In food & agribusiness, the Australian research community and major players from the dairy, meat & livestock and wine industries have begun to investigate and build opportunities in the market. This May, the first live shipment of breeder cattle in more than eight years, numbering almost 7,000 head, arrived in Mexico.
In mining, participation in the sector has increased from less than a handful of companies to more than 30 industry leading suppliers, thanks to several targeted trade missions.
Elsewhere, following historic reform of Mexico’s energy sector, major Australian operators and engineering services providers, as well as a couple of major Australian universities with oil & gas capability, have begun to participate in the market. Macquarie Group, meanwhile, recently commissioned a hydro-electric plant and finalised commitments for Mexico’s third largest solar plant.
In fact Macquarie now manages an asset portfolio in Mexico exceeding US$3 billion, suggesting Australia’s financial services sector could well be the spearhead in transforming the commercial relationship. While only a handful of major Australian investment funds have a presence in the market, there is scope for much greater involvement if one considers both the growth and yield on offer.
In advanced manufacturing, Australia has a substantial presence, extending across the automotive, chemicals, electrical, aerospace and footwear & apparel industries. The standard bearer for Australia’s automotive supplier industry, Futuris, entered the market through acquisition in mid-2015, catalysing the interest of other significant suppliers in developing a presence. Two recent Australian Exporters of the Year are also building a stronger presence in the market.
In education, international student enrolments from Mexico to Australia increased by almost 19% a year and commencements by 23% in the past year, sustaining a multi-year uplift in student numbers. The market has also been elevated in the ‘Australia International Education 2025’ plan, thanks to the rich ‘borderless’ opportunities it provides across a range of sectors including agriculture, renewable energies, advanced manufacturing, tourism, IT and health.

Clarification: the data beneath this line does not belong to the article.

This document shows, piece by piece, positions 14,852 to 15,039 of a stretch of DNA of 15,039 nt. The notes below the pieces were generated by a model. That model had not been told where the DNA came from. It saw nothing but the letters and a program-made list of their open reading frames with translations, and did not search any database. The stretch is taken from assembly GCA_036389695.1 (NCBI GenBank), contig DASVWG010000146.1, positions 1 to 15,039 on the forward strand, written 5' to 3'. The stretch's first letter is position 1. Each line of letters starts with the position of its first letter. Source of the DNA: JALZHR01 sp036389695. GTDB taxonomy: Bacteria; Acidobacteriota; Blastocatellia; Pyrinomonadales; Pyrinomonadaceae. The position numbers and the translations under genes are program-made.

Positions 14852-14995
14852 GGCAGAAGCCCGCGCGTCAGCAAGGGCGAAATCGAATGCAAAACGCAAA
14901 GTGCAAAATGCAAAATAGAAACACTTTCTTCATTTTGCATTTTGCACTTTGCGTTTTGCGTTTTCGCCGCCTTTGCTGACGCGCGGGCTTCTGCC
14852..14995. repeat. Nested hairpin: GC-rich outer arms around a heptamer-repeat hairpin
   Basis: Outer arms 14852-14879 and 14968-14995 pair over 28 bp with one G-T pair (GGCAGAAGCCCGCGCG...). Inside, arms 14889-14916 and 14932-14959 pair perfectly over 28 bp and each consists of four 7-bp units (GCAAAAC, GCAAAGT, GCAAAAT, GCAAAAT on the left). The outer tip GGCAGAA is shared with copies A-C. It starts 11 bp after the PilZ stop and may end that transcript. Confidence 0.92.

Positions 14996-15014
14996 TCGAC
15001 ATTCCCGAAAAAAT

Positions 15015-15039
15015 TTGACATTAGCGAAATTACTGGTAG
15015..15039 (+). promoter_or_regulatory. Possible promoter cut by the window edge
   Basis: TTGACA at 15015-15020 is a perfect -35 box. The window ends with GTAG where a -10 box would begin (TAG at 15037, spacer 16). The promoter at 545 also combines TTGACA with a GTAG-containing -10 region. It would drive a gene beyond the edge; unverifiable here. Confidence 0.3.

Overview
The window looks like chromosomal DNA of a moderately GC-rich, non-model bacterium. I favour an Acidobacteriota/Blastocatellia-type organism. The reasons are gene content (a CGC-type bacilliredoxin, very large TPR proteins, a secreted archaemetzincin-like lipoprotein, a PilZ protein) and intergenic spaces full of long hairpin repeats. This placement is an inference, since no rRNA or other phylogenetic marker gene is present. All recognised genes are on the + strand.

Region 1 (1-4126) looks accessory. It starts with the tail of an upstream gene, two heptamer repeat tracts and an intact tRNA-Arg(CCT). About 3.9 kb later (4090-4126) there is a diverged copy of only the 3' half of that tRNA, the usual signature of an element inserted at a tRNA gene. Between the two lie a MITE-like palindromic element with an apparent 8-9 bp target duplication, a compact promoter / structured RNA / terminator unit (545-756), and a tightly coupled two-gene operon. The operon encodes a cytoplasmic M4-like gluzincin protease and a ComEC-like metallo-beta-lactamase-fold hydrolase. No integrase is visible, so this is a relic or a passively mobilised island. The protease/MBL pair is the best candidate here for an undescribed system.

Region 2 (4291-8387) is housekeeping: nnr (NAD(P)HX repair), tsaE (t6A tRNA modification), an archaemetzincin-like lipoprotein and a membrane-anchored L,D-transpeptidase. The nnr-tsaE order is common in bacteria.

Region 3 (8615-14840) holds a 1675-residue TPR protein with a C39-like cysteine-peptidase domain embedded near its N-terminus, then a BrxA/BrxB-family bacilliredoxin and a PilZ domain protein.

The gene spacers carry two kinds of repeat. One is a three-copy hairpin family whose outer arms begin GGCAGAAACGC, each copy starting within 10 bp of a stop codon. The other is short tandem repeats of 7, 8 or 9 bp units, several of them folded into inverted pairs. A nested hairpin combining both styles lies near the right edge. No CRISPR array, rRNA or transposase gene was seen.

Now is the time to accelerate the level of commercial activity. Mexico is no one-trick pony. It is a diverse and increasingly contemporary economy. With existing investments from major Australian pharmaceutical players as well as Australian startups and FMCG companies (whose interests traverse activewear retail, network software management, financial security and blockchain software and beyond), there is a very real opportunity for Australia to realise Mexico for what it is: a rising economy that will thrive not only because of an expanding industrial base, but because of its newfound commitment to entrepreneurialism.
Australia’s commitment to innovation has plenty of currency in Mexico. It has a thriving environment for entrepreneurship, including more than 85 venture capital firms. Australian consumer brands in particular should take note. Mexico is a millennial market powerhouse, with 40% of its population (more than 50 million people) aged between 18-35 years.
The immediate future demands that Australia reimagines its relationship with Mexico. It’s difficult, near on impossible, to find a data point that doesn’t suggest Mexico is surging towards considerably more economic power globally. It will continue to add weight as one of the world’s economic ‘gordos’ (heavyweights). As George Friedman recently commented: “Of course, most of us cannot imagine Mexico as a great power. Nor could most people have foreseen the emergence of China or the resurrection of Japan - or even the United States itself - as a great power. This is a failure of imagination masquerading as common sense.” Australia would benefit greatly if it were to take that leap of imagination.